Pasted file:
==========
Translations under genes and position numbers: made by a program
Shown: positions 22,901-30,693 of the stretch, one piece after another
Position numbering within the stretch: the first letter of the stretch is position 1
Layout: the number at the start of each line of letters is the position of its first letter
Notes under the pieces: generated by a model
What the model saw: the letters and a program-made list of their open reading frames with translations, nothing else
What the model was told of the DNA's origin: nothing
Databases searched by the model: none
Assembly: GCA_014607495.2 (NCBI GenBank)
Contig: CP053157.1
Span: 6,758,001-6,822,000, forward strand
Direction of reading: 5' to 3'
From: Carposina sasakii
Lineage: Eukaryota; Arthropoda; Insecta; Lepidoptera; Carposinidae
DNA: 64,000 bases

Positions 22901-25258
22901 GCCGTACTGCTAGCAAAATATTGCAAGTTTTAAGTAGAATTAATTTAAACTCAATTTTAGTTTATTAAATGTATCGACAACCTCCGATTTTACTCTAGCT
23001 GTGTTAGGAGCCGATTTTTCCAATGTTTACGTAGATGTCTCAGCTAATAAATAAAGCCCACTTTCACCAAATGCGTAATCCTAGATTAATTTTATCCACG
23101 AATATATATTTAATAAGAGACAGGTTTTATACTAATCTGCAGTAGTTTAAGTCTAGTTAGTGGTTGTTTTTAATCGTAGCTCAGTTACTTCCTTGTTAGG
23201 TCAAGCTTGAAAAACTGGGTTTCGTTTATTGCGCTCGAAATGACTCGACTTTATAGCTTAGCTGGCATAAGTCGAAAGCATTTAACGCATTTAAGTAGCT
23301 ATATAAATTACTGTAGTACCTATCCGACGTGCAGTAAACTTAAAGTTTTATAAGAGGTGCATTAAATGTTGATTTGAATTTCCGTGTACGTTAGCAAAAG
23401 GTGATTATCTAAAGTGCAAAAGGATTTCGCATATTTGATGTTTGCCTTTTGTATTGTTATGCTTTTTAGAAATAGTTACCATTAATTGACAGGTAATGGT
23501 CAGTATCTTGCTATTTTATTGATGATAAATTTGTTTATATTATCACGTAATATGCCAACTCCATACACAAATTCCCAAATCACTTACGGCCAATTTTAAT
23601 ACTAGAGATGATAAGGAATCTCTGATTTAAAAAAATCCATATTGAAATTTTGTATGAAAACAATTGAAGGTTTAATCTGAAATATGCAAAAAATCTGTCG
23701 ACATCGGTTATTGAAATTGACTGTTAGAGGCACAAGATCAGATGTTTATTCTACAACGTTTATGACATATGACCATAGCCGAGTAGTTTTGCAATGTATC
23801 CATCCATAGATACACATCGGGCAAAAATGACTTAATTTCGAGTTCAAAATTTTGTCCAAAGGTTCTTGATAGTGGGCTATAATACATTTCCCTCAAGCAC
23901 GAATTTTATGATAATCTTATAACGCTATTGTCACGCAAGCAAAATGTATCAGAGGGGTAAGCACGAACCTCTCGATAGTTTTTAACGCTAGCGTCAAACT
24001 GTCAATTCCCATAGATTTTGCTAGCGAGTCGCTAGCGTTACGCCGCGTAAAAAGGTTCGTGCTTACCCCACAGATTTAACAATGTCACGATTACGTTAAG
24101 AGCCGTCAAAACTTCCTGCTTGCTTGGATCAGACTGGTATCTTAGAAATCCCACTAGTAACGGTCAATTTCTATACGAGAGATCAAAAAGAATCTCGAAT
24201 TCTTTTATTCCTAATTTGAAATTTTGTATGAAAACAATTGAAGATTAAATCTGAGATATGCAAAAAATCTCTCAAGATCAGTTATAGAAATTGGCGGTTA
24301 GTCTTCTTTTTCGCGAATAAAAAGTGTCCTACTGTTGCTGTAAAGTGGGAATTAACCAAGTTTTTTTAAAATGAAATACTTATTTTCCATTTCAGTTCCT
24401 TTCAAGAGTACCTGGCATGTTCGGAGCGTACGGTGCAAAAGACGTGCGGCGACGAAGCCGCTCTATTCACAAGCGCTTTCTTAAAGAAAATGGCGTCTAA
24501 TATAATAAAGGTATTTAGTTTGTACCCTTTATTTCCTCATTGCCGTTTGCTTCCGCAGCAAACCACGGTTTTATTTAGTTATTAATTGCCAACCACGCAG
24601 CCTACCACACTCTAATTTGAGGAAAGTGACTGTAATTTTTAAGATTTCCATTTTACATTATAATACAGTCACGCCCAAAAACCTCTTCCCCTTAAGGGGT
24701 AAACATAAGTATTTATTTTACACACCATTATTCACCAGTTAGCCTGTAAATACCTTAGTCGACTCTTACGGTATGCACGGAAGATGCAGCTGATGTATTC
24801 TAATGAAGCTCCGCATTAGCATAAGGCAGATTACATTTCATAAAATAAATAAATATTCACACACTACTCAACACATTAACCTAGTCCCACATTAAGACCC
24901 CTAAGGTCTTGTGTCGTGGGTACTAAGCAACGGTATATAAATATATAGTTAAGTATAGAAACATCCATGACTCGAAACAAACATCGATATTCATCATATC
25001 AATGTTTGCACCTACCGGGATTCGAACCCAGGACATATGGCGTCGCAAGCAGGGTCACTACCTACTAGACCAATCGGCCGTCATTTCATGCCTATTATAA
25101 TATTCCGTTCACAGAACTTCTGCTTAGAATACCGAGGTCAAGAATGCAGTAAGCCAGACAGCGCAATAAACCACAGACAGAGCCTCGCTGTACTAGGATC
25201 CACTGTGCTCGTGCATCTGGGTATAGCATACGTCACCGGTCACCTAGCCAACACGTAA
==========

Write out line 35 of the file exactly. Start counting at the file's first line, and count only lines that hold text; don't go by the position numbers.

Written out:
24701 AAACATAAGTATTTATTTTACACACCATTATTCACCAGTTAGCCTGTAAATACCTTAGTCGACTCTTACGGTATGCACGGAAGATGCAGCTGATGTATTC